Stomach virus sweeps through NCSU sorority, fraternity
Posted February 5, 2015
Raleigh, N.C. — More than 20 North Carolina State University students have been sickened this week by a suspected norovirus.
The students all live in Greek Village, south of Western Boulevard between Avent Ferry Road and Varsity Drive. The Alpha Delta Pi sorority was the hardest hit, and cleaning crews spent much of Wednesday and Thursday sanitizing the sorority house and the nearby Kappa Alpha fraternity house.
Public health officials are conducting tests to determine if norovirus is to blame for the illnesses. The highly contagious virus is spread through fecal-contaminated food and water and causes a few days of severe vomiting, diarrhea and stomach cramps.
"We know there was a large gathering on Sunday night at the sorority house," N.C. State spokesman Brad Bohlander said. "We believe that might be a possible origin point. We are working with Wake County Public Health to collect samples from all the individuals and really try to figure out exactly what this illness is."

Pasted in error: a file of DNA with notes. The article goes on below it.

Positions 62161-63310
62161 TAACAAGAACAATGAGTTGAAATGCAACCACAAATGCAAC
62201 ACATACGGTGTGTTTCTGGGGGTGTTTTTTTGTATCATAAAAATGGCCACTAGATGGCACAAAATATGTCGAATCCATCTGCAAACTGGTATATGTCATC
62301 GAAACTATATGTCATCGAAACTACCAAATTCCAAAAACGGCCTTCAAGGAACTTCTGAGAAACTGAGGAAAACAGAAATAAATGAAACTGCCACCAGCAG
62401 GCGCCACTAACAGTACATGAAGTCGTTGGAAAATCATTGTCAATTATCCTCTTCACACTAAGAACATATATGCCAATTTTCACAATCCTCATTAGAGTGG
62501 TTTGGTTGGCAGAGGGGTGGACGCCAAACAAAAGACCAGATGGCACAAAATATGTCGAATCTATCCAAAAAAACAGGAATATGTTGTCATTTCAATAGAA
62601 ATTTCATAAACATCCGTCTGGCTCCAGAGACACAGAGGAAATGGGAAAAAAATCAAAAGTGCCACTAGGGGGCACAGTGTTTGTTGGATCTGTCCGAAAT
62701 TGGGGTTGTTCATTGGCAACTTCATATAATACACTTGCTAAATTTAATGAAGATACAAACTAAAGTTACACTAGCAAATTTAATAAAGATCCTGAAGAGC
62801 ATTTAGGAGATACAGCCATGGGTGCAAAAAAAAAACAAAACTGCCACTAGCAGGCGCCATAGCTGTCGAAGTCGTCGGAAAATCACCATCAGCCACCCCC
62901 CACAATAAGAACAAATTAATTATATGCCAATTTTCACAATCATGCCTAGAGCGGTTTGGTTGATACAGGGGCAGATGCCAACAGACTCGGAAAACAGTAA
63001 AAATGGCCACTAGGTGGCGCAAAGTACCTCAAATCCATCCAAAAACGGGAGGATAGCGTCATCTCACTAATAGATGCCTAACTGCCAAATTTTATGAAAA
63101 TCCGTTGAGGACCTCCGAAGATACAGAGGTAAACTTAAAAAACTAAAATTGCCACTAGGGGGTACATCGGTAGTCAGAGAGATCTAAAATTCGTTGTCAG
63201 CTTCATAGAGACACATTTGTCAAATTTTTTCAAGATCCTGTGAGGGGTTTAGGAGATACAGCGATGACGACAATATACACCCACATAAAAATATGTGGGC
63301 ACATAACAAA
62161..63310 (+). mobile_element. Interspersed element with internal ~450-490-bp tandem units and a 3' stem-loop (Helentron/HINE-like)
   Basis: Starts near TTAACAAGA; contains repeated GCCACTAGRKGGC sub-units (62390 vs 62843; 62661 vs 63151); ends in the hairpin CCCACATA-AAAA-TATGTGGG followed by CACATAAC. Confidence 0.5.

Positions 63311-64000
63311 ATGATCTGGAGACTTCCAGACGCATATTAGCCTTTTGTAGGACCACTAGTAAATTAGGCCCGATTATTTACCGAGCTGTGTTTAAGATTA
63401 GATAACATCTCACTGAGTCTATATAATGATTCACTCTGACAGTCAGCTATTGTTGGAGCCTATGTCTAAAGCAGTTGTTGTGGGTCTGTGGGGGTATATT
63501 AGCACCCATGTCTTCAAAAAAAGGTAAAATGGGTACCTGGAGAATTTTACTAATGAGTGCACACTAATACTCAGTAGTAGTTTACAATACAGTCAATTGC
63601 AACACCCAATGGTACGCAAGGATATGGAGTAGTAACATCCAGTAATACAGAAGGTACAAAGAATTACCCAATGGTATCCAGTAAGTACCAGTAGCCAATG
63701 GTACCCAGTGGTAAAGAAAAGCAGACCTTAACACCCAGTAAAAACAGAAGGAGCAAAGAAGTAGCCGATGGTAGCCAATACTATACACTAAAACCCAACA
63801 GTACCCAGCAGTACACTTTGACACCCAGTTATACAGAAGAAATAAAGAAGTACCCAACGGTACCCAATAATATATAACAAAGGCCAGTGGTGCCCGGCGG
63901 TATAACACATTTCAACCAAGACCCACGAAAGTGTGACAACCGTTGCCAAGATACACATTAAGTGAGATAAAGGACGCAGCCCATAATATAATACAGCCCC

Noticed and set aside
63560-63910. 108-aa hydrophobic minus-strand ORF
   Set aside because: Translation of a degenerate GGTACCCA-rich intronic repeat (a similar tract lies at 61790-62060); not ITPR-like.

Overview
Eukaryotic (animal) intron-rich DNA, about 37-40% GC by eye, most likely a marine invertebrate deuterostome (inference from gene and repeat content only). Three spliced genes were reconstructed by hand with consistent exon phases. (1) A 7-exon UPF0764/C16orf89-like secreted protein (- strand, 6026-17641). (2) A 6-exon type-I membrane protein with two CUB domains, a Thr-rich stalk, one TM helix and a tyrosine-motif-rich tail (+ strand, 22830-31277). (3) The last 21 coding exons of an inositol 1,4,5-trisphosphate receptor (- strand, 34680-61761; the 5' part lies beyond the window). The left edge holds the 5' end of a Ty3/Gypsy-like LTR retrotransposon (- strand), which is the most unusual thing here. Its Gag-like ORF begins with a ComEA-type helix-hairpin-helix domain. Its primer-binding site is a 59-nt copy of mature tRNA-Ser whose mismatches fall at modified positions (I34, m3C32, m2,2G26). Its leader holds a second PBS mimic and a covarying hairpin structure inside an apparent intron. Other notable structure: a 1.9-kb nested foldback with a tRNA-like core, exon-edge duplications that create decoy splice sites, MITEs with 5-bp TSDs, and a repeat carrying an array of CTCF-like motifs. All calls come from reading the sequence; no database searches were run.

Students heading into the sorority house Thursday declined to discuss the illness, but others who live in Greek Village said they're being extremely cautious.
"I think it was pretty bad. It hit like at least half their house," Riley Vermilion said.
"I'm staying away from people," Dane Nelson said. "I don't want to, like, associate too much with them until this like passes over because I'm definitely not trying to get sick during exams."
Most of the students became ill Tuesday, and Bohlander said it appears the illness has been contained. Still, N.C. State sent emails and letters urging all students in Greek Village to exercise good hygiene.
University officials also sent wellness kits to the affected students that contain things such as electrolyte solution, and they told the students to frequently wash their hands, stay hydrated and isolate themselves until they're symptom-free for 24 hours.